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Francis B. Magurn believed in keeping things simple. He drove secondhand cars his entire life and rarely shopped for new clothes.

He also believed in longevity, as evidenced by his 62-year marriage and his 43-year tenure at Massachusetts Institute of Technology’s Lincoln Laboratory in Lexington, where his research involved developing radar technology and various projects for NASA.

“Dad was a very curious man and an engineer through and through,” said his daughter Janet, of Concord. “He loved the challenge of a puzzle and could look at a problem and figure out a solution. Lincoln Lab was perfect for him.”

After retiring in 1986, he became an advocate for the elderly, volunteering for advocacy organizations such as AARP and the Silver Haired Legislature.

Mr. Magurn died in his Concord home Aug. 2 of arteriosclerotic heart disease. He was 97.

Though Lincoln Lab was a significant part of his life, he was limited in what he could disclose about what he did.

“Much of what he worked on was part of either the space program or the missile defense program, and as such was literally a government secret,” said his son Francis II of Littleton, a Massachusetts Army National Guard colonel. “But Dad had great pride in the work and in the association with MIT.”

Mr. Magurn “was easy to talk to,” helpful to co-workers, and shared in generating new ideas, said a former colleague, Erv Schowengerdt of Newburyport.

Work required Mr. Magurn to spend considerable time in places as distant as the Marshall Islands in the Pacific and the White Sands Missile Range in New Mexico.

Back in Concord, he enjoyed his time with family.

“Camping was the iconic Magurn family activity above and beyond everything else,” said his son. “My father had his way of doing everything, including a military-like precision and discipline involved in loading the car and setting up the campsite. I still remember how some jobs, like carving the stick to hold the roll of paper towels, were coveted, while others, like filling and lugging the 2½ gallon water jug, were loathed.”

C. Ellen Magurn of Montpelier said her father was thrilled in 1980 when she gave him a 12-speed bicycle for Christmas.

Her father, she said, had started out a couple of years earlier “on a Frankenstein bike he built from stuff he found in the garage.” The bicycle, she said, often needed repairs and “it wasn’t unusual to see him walk the thing home. On Christmas Day when I wheeled the bike in, his reaction was complete surprise.”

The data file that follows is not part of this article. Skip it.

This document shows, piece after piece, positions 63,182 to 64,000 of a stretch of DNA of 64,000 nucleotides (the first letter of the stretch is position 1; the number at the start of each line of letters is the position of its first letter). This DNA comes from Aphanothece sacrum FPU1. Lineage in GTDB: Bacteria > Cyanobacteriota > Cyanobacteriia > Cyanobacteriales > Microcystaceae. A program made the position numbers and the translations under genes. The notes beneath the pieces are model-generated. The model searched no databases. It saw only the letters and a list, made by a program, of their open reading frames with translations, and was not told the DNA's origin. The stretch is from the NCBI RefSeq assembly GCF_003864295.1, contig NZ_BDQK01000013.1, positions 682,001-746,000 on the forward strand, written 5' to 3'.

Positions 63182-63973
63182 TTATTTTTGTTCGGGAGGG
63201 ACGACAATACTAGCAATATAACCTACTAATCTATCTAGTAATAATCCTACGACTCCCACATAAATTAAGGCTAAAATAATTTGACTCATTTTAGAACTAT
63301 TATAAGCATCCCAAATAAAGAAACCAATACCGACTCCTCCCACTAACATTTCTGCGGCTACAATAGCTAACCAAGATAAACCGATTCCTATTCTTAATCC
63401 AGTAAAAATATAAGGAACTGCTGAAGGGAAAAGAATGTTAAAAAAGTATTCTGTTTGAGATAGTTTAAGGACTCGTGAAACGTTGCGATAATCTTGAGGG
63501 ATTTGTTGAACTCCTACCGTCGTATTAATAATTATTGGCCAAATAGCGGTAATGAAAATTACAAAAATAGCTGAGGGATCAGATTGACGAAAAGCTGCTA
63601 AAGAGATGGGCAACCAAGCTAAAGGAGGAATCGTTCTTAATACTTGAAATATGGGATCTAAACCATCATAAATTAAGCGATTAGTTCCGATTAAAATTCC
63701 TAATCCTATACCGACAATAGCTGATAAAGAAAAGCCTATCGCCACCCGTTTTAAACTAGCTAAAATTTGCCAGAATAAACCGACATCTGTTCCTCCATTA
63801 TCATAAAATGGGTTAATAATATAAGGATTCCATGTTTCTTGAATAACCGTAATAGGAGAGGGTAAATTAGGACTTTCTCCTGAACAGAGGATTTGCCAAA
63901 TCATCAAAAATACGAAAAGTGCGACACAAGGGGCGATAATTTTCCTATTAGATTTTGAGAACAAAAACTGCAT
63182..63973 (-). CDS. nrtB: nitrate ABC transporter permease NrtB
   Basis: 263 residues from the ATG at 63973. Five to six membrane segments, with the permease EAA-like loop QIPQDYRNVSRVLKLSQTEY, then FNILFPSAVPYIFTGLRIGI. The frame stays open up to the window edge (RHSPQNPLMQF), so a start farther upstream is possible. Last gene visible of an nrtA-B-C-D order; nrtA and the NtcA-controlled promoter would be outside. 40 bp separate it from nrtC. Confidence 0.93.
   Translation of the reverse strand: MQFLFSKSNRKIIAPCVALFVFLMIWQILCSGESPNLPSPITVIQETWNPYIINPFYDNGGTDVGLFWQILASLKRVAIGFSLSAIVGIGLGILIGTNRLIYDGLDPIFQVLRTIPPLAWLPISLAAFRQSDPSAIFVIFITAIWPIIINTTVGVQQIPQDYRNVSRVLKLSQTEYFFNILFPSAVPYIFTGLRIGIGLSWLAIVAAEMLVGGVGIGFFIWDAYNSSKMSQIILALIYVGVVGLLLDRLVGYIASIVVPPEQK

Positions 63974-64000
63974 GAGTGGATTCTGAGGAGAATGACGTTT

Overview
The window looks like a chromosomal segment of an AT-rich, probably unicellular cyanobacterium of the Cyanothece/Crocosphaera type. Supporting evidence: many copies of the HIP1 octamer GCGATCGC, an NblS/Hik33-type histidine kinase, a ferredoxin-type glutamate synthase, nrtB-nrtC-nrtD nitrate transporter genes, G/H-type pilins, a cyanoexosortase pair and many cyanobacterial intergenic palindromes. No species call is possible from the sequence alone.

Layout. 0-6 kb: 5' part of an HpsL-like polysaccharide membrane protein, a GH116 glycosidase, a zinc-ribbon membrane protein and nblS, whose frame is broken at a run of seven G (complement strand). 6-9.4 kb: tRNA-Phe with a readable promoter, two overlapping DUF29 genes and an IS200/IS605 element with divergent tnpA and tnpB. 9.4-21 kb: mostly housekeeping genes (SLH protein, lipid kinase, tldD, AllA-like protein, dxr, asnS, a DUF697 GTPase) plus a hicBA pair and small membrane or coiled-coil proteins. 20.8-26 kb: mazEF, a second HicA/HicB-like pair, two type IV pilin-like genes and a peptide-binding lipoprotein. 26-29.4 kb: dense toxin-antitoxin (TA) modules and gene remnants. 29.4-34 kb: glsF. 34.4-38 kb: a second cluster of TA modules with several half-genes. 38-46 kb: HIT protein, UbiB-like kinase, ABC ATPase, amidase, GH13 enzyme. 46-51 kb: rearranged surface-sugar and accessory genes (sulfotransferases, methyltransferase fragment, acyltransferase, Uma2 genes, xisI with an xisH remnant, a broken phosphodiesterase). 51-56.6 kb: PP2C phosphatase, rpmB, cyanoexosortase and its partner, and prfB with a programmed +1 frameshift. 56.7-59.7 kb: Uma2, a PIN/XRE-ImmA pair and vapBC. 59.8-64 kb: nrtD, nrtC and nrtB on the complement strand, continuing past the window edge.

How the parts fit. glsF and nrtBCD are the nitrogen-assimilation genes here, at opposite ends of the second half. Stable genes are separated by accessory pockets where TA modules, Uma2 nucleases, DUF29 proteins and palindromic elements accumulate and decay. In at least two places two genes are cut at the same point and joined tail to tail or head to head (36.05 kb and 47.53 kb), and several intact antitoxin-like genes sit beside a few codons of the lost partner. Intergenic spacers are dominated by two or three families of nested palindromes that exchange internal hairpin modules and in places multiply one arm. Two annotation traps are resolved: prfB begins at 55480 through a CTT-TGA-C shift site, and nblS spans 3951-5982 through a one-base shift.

The oldest of nine children, Mr. Magurn graduated in 1936 from Northeastern University with a bachelor’s degree in engineering.

His penchant for building things led him to the world of midget race cars.

“We would come out of Sunday School when we were younger,” said his friend Daniel Curley of Marlborough, “and the church was right next to the Ford dealership, and that race car would be on a trailer.”

His family said the pinnacle of Mr. Magurn’s racing career occurred in 1946 when he broke the dirt track record for eight laps at Seekonk Speedway. He continued visiting tracks for decades.

“We have a big vintage show every year at New Hampshire international speedway, and Francis would show up when he was in his 80s to talk to some of the old-timers,” Curley said. “He was 87, maybe 88 years old at that time, and he would still drive.”

The youngest of Mr. Magurn’s children, Walter of Chelmsford, was so enamored of his father’s racing that he also raced midget cars for several years.

Spending time at the track also led Mr. Magurn to the woman he married.

“In late summer 1948, my brother took me to a midget race, where he introduced me to this grease-covered driver who I thought was a mess and would never clean up,” said his wife, the former Charlotte E. Cain. “The first time he asked me out I said no, but I eventually saw him cleaned up in a sport coat and that was it.”

Mr. Magurn, she recalled, “was very handsome and confident,” and had “a gentle way about him. On our first date he took me for a ride in an airplane.”

He had learned to fly at Hanscom Field in Bedford during World War II.

Mr. Magurn also was proud of his affiliation with groups that advocate for the elderly.

“My father was selfless and purposeful,” Francis Magurn said. “His sense of fairness really gave him the drive to stand up and make a difference for a slice of the population he felt was underrepresented.”

Walter Lawler, who formerly worked at Lincoln Lab, said he was at a meeting of the Wakefield Retired Men’s Club “and I looked up one time and there was Fran coming to give a talk to seniors about what they could do and what they could get. His speech was very informative and useful.”

Francis added that his father “just couldn’t fritter away his time. I once asked why he didn’t take it easy in his retirement, go fishing or just take a rest, and his response was, ‘I’ll get plenty of rest when I’m 6 feet under.’”

A service has been held for Mr. Magurn, who, in addition to his wife and four children, leaves a brother, Albert of Concord; four sisters, Mary Giles of Naples, Fla., Martha Ivey of Torrance, Calif., Esther Capozzoli of Escondido, Calif., and Louise Smersh of Everett, Wash.; and seven grandchildren.

When Mr. Magurn became ill, the kindness he showed others was returned. His grandchildren and other children who lived nearby would “make him cookies or muffins, which he loved,” his wife said.

“Fran loved children,” she added. “He loved to hear them in the neighborhood, and his eyes would light up when they would bring drawings and pictures for him. During his illness he always had drawings from the grandchildren or neighborhood kids hanging on the walls.”